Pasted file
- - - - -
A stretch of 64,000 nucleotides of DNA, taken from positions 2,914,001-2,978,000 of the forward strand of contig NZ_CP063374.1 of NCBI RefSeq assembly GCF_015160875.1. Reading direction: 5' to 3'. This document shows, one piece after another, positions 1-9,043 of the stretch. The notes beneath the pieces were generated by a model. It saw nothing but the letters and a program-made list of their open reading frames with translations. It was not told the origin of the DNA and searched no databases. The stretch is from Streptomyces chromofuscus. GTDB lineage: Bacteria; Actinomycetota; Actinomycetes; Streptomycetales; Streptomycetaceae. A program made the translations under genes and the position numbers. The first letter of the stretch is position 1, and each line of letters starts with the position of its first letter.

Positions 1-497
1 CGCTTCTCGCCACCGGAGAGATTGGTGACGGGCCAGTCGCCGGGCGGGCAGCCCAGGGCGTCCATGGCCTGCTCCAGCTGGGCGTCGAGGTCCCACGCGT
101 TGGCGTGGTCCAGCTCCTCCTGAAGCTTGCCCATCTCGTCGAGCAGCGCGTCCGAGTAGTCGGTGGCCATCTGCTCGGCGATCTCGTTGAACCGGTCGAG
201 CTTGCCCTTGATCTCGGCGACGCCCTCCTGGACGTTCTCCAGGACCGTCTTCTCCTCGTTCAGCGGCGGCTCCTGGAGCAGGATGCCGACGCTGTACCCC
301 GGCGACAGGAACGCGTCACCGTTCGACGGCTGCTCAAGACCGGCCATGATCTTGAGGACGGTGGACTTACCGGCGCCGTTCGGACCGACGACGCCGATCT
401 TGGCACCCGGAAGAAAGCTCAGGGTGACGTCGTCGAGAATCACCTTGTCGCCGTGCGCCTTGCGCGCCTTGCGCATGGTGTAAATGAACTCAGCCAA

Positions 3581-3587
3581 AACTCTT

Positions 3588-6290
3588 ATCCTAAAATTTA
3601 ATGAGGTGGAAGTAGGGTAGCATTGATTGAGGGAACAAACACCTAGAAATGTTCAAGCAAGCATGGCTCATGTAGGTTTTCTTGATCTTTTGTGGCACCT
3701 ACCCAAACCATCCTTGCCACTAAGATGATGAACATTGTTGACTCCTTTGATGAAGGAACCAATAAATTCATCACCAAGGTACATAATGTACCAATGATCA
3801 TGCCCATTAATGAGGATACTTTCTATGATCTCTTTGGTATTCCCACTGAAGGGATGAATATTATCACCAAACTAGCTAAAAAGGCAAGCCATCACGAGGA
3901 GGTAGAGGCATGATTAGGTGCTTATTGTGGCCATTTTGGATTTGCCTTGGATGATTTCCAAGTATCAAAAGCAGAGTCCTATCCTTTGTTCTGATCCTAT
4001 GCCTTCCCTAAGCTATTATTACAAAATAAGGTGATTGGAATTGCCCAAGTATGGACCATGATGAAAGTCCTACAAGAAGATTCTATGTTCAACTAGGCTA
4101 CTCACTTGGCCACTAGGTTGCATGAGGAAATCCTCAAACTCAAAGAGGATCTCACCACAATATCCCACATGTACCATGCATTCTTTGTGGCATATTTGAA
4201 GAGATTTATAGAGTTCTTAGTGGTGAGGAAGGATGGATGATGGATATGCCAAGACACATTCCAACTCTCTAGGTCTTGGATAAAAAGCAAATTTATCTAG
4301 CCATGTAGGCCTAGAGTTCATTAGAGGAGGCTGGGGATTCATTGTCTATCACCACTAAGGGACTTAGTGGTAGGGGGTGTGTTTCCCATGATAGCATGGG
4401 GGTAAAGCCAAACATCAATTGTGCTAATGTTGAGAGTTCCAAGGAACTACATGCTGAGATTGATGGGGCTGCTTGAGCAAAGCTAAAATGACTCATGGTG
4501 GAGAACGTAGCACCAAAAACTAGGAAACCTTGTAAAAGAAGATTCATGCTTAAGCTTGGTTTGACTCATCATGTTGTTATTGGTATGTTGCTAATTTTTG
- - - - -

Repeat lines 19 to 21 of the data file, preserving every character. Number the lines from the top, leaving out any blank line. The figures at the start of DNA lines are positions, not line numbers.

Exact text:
4301 CCATGTAGGCCTAGAGTTCATTAGAGGAGGCTGGGGATTCATTGTCTATCACCACTAAGGGACTTAGTGGTAGGGGGTGTGTTTCCCATGATAGCATGGG
4401 GGTAAAGCCAAACATCAATTGTGCTAATGTTGAGAGTTCCAAGGAACTACATGCTGAGATTGATGGGGCTGCTTGAGCAAAGCTAAAATGACTCATGGTG
4501 GAGAACGTAGCACCAAAAACTAGGAAACCTTGTAAAAGAAGATTCATGCTTAAGCTTGGTTTGACTCATCATGTTGTTATTGGTATGTTGCTAATTTTTG